I met with a client last week who just discovered that the child who he has been supporting for the last twenty-two months is not actually his child. He found out just in time too.
On May 1, 2007, my client signed a voluntary acknowledgment of paternity ("VAP"). The mother of the child had convinced him at that time that he was the father. Recently, certain comments made by the mother have led my client to believe that he was not the father. So, he took the child to the clinic for a paternity test. The test excluded my client as the father.
Voluntary acknowledgements of paternity are "conclusive presumptions" that operate as final judgments of paternity and "serve as a basis for seeking a child support order without any further proceedings to establish paternity." 750 ILCS 45/6(b).
Illinois law allows for sixty days in which to rescind a VAP. After sixty days, the only way to vacate a VAP is to file a 2-1401 petition on the limited grounds of fraud, duress, or material mistake of fact. Illinois Dept. of Public Aid v. Graham, 328 Ill.App.3d 433 (3rd Dist. 2002).
As you know, 1401 petitions must be filed within two years of the judgment. So, on May 1, 2009, my client would have would have lost the right to vacate his VAP, and he would have been obligated to support this child for the next sixteen years. He made it here just in time.
Great post. Our organization contends that all single men should not sign "Voluntary Acknowledgments of Paternity" until he has the results of a legal DNA paternity test in hand or support mandatory legal DNA testing at birth.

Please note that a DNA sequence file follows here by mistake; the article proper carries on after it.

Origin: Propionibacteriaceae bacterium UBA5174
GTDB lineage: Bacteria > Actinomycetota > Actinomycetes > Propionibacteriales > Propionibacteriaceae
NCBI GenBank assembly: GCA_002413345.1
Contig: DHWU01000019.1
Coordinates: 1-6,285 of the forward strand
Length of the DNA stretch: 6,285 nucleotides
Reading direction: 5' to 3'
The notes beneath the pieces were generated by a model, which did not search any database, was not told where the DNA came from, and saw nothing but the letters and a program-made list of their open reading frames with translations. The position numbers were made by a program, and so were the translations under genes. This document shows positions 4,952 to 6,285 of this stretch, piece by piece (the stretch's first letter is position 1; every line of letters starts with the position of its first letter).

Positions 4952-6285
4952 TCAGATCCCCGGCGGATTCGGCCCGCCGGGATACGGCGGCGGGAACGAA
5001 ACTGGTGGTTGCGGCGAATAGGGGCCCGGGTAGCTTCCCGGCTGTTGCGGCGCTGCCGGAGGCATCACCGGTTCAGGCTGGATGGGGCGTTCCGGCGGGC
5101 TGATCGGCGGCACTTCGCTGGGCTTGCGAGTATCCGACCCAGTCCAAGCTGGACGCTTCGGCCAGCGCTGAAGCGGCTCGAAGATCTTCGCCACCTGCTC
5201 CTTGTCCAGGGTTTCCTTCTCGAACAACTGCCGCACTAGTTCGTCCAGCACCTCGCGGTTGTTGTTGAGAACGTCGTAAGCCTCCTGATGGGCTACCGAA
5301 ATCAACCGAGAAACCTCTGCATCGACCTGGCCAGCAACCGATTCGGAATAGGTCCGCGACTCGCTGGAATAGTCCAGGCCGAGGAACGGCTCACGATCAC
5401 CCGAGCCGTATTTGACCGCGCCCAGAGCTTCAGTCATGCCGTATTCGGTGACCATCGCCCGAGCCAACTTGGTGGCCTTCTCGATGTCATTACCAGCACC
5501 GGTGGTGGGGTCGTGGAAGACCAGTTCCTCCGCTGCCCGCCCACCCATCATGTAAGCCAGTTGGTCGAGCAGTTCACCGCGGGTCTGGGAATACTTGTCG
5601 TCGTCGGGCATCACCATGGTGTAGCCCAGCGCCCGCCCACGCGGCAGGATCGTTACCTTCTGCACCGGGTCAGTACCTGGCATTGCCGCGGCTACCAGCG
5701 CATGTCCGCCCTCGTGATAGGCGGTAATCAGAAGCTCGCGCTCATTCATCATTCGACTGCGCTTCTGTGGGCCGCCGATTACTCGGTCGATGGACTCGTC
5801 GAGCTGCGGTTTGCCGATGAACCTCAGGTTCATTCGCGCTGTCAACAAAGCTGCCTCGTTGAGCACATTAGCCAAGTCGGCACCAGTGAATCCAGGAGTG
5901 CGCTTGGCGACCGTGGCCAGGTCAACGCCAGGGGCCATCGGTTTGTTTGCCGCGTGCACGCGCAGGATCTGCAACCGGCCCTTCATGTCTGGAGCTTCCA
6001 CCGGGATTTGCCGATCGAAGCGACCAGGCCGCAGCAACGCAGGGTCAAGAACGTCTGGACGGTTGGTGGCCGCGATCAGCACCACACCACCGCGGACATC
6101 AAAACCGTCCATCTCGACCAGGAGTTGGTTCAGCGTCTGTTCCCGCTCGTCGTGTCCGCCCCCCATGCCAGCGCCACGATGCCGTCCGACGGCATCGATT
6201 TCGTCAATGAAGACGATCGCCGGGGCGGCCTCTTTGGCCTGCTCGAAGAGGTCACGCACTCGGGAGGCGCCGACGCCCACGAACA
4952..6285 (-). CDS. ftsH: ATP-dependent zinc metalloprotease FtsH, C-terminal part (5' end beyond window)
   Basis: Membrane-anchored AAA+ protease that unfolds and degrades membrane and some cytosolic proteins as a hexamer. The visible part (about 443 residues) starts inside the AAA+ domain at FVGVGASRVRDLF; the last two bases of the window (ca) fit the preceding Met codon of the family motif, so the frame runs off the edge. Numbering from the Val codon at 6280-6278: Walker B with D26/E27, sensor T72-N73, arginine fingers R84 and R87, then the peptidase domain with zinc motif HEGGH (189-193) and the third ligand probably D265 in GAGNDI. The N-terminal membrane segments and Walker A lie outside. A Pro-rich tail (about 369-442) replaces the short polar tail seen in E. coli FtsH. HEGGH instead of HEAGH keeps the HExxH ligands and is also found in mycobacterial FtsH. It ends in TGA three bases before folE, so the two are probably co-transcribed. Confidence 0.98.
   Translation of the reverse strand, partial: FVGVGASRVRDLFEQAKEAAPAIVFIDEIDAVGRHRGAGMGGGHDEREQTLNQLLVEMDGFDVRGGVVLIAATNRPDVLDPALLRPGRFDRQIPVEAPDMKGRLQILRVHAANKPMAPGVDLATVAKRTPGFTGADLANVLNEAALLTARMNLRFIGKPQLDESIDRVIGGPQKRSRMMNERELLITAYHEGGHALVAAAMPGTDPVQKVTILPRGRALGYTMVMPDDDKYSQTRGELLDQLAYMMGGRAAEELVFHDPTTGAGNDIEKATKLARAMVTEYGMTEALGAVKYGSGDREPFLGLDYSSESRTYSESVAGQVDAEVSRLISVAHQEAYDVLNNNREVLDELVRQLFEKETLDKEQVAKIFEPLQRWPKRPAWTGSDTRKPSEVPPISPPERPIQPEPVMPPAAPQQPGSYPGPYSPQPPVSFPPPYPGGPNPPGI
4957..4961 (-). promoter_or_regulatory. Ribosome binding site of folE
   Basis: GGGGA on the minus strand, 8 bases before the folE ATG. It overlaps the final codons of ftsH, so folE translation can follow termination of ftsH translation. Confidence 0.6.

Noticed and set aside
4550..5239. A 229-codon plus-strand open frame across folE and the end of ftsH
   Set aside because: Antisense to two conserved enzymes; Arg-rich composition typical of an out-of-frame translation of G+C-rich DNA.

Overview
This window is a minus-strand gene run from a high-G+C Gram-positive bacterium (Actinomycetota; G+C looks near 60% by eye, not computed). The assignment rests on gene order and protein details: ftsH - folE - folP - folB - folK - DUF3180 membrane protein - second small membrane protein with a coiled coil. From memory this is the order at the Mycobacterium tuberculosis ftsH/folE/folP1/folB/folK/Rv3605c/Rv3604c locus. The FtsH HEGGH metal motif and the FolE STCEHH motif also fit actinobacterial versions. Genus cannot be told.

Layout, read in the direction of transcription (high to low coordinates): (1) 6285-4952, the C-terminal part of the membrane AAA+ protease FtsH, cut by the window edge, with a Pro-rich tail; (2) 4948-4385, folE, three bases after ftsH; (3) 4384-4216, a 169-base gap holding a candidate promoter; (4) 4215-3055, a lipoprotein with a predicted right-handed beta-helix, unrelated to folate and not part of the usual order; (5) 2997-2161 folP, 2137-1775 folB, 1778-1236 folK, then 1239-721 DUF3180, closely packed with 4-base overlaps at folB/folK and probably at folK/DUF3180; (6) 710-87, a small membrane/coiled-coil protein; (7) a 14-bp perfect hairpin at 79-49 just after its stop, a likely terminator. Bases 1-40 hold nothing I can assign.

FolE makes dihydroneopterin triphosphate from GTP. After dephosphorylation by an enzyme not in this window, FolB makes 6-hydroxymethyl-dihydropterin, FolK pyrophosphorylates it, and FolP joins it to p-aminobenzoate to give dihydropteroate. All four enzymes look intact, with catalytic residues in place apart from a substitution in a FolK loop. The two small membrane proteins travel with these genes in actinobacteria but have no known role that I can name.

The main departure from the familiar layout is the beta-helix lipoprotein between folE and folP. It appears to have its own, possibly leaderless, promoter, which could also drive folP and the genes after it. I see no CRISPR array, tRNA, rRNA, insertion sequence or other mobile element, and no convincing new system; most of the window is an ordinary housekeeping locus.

This is one of the ways that men become victimized by paternity fraud .
Think about it ... no chance of fraud or mistaken paternity if men alleged to be biological fathers are confirmed by DNA.
Then men could make an informed decision based on facts not the mothers biased claim that "you are the father" when legal DNA testing will reveal "you are NOT the father".
Keep up the great job counselor.
Carnell Smith PfV
US Citizens Against Paternity Fraud
My son has a similar situation and is trying to determine where to start to rectify it. The child was born in Jan/08 and my son signed the voluntary acknowledgment of paternity on the day the child was born. An order for child support was enterd in June/08 and is current. My son had a DNA test done in Feb/09 and it has been determined that there is 0% possiblility of paternity. Is it possible that you could refer us to an attorney that could handle this case for him? I just don't feel that it's right for him to have to pay for a child that isn't his for the rest of that child's life when my son was under the assumption that the girlfriend and he were in a monogamous relationship and that this child was his. That's deceit.
Where does your son live?
We live in Burnham, Illinois which is right by Calumet City, Illinois. He signed the "VAP" in good faith thinking that he was the biological father. He's young, was excited about the baby and just wasn't thinking that the baby wasn't his.
Call me at 630-897-8764.
What day and time would be good to give you a call?
Any day after 1:00 p.m.
Okay, if I get an opportunity to call you today I will but if not i'll call you tomorrow when i'm off work and can talk privately.
Thanks for your help.
Hi Mr. Huseman, was your client able to get his Voluntary Acknowledgment of Paternity vacated?
It has not been decided yet. We have a hearing scheduled for mid-May.
Please email me directly at firstname.lastname@example.org with any further questions.
Sure, thank you.
Hello Michael Huseman. I have a VAP case pending. In my situation I had a daughter born on feb 16 2002. The hospital brought me the wrong babies VAP! I signed it and now the erronius mother is trying to receive child support from me. I'm scheduled to begin my first payment on jun 5 2009. I petitioned to have it vacated today. No legal lawyer. On jun 4 2009 it will be 30 days. Is the hospital liable? And how do I get this back in court? Signed, thouroughly disgusted!
Miles, email me directly at email@example.com or call me at 630-897-8764 so that we can discuss the specific facts of your case.
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